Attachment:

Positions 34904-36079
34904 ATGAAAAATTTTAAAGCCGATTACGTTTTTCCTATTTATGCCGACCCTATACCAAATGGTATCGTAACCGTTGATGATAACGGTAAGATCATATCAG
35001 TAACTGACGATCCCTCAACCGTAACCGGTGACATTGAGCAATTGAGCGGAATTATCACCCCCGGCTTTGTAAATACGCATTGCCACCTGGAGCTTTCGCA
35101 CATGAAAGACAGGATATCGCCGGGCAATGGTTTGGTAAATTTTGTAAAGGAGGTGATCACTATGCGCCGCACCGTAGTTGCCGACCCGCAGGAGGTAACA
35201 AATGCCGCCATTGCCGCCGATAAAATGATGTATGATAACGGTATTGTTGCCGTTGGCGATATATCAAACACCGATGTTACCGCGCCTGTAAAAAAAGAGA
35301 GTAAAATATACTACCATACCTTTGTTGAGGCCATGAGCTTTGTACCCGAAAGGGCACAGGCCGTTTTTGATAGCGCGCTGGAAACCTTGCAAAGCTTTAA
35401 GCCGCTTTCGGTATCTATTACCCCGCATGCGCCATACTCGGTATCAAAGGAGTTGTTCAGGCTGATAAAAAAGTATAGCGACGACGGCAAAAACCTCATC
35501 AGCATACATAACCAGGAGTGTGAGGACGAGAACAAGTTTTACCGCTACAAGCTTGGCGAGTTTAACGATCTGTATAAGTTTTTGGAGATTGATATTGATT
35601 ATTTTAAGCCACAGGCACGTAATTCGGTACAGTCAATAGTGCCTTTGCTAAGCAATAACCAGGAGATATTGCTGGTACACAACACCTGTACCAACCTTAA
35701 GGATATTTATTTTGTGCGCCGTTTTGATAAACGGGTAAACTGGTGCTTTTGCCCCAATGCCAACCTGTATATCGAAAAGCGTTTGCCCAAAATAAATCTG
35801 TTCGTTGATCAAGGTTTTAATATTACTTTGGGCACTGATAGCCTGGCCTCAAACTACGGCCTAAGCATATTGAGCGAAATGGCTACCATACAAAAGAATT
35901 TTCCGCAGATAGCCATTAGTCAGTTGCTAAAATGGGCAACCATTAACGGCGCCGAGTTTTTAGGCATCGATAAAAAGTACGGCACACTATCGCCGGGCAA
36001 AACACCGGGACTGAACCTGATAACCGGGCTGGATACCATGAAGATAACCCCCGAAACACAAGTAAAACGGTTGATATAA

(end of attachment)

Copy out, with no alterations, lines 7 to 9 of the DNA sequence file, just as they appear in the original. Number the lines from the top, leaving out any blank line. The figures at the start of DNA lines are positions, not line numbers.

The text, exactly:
35401 GCCGCTTTCGGTATCTATTACCCCGCATGCGCCATACTCGGTATCAAAGGAGTTGTTCAGGCTGATAAAAAAGTATAGCGACGACGGCAAAAACCTCATC
35501 AGCATACATAACCAGGAGTGTGAGGACGAGAACAAGTTTTACCGCTACAAGCTTGGCGAGTTTAACGATCTGTATAAGTTTTTGGAGATTGATATTGATT
35601 ATTTTAAGCCACAGGCACGTAATTCGGTACAGTCAATAGTGCCTTTGCTAAGCAATAACCAGGAGATATTGCTGGTACACAACACCTGTACCAACCTTAA